‘Home’ is not only a place to sleep. Well-being comes from the social aspects of home just as much as from four walls and a roof.
At the end of The Wizard of Oz, when Dorothy clicks her ruby slippers together and says: “There’s no place like home,” she is not wishing herself back to a lonely bedsit in the city. Nor is she imagining a Citizen Kane-style Xanadu with vaulted arches, high walls and bountiful gardens. Luxury does not feature in her ideal. Indeed, in contrast to the vivid technicolour of Oz, her Kansas home is a dreary, monochrome vision of desolate plains pocked with scrub. For Dorothy, though, her home is irreplaceable because of what greets her on her return from Oz: a small group of people who together create a place of safety, warmth and happiness – a place where she belongs.
A home, then, is much more than four walls and a roof under which a person can meet basic human needs like sleeping, bathing and eating. When we think of homelessness we tend to think of rough sleepers. Rough sleeping is the most visible and extreme manifestation of homelessness – or, more specifically, houselessness. But those who sleep rough are actually in the minority of cases of recorded homelessness.
People who live in temporary accommodation, squat illegally, sleep in shelters or face extreme threats from outside or from within their four walls are classified in most jurisdictions as legally homeless even though they have a roof over their heads. So too are people who must ‘couch-surf’ under other people’s roofs.
For a person to be housed, he or she must have, at a minimum, legally guaranteed access to a minimally adequate dwelling for a minimally sufficient length of time. Of course, terms like ‘minimally adequate’ and ‘minimally sufficient’ give policymakers significant interpretative leeway. To be adequate, must a dwelling have at least as many rooms as occupants? Must it be tolerable not just for ordinary living but for 24-hour occupancy during a lockdown? Must it be affordable without holding down three jobs? Must it be securely available indefinitely or is ‘to the end of the month’ sufficient?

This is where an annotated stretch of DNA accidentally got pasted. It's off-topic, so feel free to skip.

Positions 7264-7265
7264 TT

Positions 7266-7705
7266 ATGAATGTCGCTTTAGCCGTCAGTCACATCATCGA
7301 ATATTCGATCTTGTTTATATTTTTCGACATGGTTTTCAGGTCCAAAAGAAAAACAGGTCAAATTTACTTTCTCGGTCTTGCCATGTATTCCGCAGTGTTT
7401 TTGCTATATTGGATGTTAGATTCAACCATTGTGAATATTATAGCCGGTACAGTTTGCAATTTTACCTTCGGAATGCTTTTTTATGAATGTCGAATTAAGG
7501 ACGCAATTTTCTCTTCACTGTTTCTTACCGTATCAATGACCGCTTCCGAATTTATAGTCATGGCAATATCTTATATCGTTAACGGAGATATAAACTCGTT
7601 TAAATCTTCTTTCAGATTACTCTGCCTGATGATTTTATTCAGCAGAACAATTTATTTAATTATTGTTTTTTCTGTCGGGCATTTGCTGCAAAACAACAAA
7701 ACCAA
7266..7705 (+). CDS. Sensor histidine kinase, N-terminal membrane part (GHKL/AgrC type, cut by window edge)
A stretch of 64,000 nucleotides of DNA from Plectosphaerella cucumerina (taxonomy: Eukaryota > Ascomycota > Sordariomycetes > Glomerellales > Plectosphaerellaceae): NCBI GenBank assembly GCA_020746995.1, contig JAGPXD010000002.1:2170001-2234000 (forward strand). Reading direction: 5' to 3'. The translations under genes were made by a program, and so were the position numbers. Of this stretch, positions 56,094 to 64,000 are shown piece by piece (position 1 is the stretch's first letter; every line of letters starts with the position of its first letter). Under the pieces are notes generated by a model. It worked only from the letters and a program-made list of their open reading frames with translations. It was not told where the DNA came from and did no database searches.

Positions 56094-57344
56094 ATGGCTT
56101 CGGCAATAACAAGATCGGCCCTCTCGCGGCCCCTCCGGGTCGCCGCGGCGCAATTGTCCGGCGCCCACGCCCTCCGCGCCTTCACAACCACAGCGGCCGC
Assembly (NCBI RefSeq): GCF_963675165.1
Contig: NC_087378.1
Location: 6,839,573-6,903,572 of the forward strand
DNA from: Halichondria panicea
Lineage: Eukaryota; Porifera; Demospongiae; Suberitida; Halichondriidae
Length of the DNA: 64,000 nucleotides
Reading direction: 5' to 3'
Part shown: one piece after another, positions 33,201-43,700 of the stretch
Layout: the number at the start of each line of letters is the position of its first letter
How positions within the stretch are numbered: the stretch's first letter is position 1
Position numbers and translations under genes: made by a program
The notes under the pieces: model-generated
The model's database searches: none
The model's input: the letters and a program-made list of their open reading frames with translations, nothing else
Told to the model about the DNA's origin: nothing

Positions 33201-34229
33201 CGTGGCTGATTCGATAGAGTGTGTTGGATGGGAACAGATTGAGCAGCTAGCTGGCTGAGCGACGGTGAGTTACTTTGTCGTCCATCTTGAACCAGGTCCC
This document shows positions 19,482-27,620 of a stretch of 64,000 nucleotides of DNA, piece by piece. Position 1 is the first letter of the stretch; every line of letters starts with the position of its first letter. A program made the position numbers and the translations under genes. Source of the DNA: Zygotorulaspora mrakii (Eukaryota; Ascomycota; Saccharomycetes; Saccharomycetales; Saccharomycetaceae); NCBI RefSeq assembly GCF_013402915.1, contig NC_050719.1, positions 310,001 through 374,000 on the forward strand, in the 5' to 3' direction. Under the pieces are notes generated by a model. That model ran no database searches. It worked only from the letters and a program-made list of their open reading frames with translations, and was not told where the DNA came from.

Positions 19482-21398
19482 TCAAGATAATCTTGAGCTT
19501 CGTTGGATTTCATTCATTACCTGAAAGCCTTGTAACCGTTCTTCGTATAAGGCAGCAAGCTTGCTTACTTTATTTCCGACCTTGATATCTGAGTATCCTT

Even in the best case, however, a gap remains between the ideal of home invoked by Dorothy and the living conditions secured by a legal focus on housing. Home is, as poet Robert Frost put it, “The place where, when you have to go there, they have to take you in”. Home honours the reality that a person is a deeply social creature who depends on other people to meet her basic social needs. Home is always peopled by those who have to relate to her in certain ways, with generosity, warmth and (implicitly) forgiveness. When being ‘not homeless’ specifies only a minimally secure legal relationship between a person and a private space where she can sleep, bathe and eat, the social dimensions of that place are obscured. More specifically, the rights that a person may have to those social dimensions of ‘home’ go missing.
The documentary Dreams of a Life (2011) tells the tragic story of 38-year-old Joyce Vincent, who died alone in her London bedsit in 2003 and was not discovered until 2006. Her story underscores the potentially lethal seriousness of this gap between legal relations and the expansive, social notion of a home. Joyce had a flat that was adequate, with space for her possessions, a secure, lifetime tenancy, privacy, heating, a bed, washing facilities, food cupboards, a fridge and cooking equipment. She also received rent assistance from the state, a benefit she continued to receive after her death because her death went unnoticed. At the time of her death, Joyce had drifted away from the people she had once known, to such an extent that they had no idea she had died until they learned of it through an advertisement filmmaker Carol Morley placed in the local paper in an effort to find people who may have known Joyce. (In a sad touch, recounted in Dreams of a Life, Joyce’s badly decomposed body was surrounded by Christmas presents that she had wrapped but never delivered. Joyce did have family, but they were not in touch with one another, and they apparently did not know where she lived. The presents may have been intended for herself or possibly she bought them with the thought of reconnecting with her family.)